Save Money and Energy with a programmable thermostat

You can save about $180 a year by using programmable thermostat.

February 4, 2012 - Author: Terry Clark-Jones,

Using a programmable thermostat can help you save on heating and cooling costs in your home. The average household spends more than $2,200 a year on energy bills - nearly half of which goes to heating and cooling.  Homeowners can save about $180 a year by properly setting their programmable thermostats and maintaining those settings. The amount of energy it will save will depend on things such as the setback duration, and number of degrees the temperature is decreased during nonpeak hours.

For heating, you can try the “6-8” thermostat setting method.  Set your thermostat at 68 degrees Fahrenheit.  This temperature is considered an optimum energy conserving setting for most homes.  When you’re away or sleeping for 6 to 8 hours, reduce the thermostat setting by 6 to 8 degrees.  Whether turning the thermostat back manually, or by using an automatic setback thermostat, you will save energy and allow yourself reduced heating bills.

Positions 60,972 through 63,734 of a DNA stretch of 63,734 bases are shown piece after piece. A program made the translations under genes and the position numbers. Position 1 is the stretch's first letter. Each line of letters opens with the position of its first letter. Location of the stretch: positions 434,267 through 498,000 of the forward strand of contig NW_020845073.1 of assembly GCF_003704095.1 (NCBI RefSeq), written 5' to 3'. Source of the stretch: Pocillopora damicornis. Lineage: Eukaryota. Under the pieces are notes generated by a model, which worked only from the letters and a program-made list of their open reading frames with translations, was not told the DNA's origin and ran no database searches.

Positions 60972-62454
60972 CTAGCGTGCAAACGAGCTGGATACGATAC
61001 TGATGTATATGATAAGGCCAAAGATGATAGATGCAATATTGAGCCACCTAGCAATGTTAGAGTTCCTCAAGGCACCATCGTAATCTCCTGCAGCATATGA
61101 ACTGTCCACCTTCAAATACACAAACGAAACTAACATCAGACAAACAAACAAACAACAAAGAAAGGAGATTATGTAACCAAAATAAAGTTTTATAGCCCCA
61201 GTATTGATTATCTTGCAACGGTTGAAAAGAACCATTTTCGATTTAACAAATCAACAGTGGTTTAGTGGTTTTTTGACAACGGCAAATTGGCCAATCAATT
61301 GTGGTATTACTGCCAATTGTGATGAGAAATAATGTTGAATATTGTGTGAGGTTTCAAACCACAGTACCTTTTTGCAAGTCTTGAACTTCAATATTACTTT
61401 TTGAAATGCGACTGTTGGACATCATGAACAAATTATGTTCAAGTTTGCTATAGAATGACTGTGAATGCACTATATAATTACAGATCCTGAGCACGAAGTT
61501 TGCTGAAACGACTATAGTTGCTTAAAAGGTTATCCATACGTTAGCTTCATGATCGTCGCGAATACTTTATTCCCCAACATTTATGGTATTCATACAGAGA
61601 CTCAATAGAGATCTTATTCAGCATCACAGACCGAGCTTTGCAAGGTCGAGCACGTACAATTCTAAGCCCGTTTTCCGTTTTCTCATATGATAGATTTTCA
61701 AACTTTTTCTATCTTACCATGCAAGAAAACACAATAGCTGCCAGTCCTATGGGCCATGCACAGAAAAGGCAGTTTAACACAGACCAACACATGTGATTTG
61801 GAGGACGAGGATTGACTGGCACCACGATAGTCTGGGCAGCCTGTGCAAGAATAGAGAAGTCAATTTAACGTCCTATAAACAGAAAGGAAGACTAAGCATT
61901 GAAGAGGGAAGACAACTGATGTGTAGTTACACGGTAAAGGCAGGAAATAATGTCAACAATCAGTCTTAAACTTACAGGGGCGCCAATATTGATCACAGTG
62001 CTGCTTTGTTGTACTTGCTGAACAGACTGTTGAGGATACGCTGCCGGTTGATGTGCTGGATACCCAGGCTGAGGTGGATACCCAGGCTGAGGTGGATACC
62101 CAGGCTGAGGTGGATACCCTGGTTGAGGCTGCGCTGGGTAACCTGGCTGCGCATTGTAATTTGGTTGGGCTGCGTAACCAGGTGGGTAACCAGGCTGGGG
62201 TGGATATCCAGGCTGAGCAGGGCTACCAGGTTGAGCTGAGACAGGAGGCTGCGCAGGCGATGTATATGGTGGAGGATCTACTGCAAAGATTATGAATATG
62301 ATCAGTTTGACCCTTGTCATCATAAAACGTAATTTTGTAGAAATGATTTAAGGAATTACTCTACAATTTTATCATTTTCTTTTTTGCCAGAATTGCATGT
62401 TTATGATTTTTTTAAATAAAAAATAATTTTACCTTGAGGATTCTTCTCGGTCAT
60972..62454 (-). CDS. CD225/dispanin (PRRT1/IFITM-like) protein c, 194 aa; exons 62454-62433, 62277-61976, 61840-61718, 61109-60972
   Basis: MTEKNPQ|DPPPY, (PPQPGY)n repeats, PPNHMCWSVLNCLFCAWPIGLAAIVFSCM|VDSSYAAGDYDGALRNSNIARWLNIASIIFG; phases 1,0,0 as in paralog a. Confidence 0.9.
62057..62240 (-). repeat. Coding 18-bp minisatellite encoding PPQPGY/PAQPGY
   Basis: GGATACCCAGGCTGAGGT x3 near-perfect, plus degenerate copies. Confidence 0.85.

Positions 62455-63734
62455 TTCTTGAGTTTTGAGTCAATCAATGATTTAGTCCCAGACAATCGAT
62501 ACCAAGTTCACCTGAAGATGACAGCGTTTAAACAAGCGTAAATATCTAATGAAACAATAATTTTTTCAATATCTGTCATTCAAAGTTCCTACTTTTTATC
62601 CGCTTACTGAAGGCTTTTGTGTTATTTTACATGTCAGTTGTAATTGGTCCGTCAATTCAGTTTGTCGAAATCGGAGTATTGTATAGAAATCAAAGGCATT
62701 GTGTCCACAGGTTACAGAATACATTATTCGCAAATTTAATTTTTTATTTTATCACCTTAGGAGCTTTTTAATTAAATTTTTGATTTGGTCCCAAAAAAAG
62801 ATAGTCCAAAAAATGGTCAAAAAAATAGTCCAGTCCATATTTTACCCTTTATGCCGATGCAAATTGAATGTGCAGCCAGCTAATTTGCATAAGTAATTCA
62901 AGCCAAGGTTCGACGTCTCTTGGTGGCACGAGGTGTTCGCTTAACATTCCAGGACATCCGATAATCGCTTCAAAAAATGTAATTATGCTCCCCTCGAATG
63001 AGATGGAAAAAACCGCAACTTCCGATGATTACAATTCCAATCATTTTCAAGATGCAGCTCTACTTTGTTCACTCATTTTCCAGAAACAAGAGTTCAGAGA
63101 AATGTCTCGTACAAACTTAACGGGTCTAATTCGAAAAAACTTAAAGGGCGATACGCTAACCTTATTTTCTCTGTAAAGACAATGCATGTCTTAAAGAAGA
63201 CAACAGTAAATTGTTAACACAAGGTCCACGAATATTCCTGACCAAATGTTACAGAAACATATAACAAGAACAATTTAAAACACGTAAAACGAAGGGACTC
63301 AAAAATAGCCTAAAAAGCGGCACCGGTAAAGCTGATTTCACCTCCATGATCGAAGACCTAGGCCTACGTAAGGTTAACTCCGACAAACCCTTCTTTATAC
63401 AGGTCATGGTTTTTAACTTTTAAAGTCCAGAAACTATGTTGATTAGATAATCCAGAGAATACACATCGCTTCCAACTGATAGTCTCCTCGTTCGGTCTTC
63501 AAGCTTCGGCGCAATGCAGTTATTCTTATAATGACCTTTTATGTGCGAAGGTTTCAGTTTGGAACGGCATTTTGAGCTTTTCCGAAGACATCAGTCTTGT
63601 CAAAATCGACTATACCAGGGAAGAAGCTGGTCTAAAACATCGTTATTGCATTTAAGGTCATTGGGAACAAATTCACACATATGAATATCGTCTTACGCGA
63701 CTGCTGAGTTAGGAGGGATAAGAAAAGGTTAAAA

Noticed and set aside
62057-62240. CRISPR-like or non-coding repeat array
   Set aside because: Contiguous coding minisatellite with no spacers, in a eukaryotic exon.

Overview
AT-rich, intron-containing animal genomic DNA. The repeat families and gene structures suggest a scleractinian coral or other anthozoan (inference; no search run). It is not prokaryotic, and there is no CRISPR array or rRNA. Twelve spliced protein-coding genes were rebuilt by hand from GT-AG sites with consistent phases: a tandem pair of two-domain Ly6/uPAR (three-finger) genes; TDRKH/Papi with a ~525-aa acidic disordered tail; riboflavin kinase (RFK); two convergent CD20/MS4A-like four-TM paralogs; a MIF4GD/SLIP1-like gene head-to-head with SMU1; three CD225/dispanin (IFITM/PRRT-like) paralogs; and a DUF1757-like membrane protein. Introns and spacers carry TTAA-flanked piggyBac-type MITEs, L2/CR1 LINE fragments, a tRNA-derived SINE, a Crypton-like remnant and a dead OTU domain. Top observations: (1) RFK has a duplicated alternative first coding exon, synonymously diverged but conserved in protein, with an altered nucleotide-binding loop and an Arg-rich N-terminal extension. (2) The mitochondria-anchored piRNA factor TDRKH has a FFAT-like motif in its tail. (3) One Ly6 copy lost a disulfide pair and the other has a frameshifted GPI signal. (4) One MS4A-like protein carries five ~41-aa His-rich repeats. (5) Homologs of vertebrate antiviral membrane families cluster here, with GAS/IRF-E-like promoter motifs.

When deciding what unit will work best for you, think about ease of programming the thermostat and your home schedule.  While a properly set programmable thermostat will allow you to set it and leave it, if it is difficult for the user to set/reset or is set improperly, it can actually end up costing more in energy cost.  Make sure to select a thermostat that you understand and can properly adjust to your household lifestyle.

Programmable thermostats come with customized preset options for seven-day schedules and variations on five-day schedules with alternate weekend programs.  These thermostats also can be purchased with options that include digital displays, phone or voice programming, vacation features, hold features and heating and cooling systems malfunction indicators.   Think about your lifestyles needs and choose the thermostat that offers you the most convenience for your budget.

For more information on programmable thermostats and energy conservation ideas go to:

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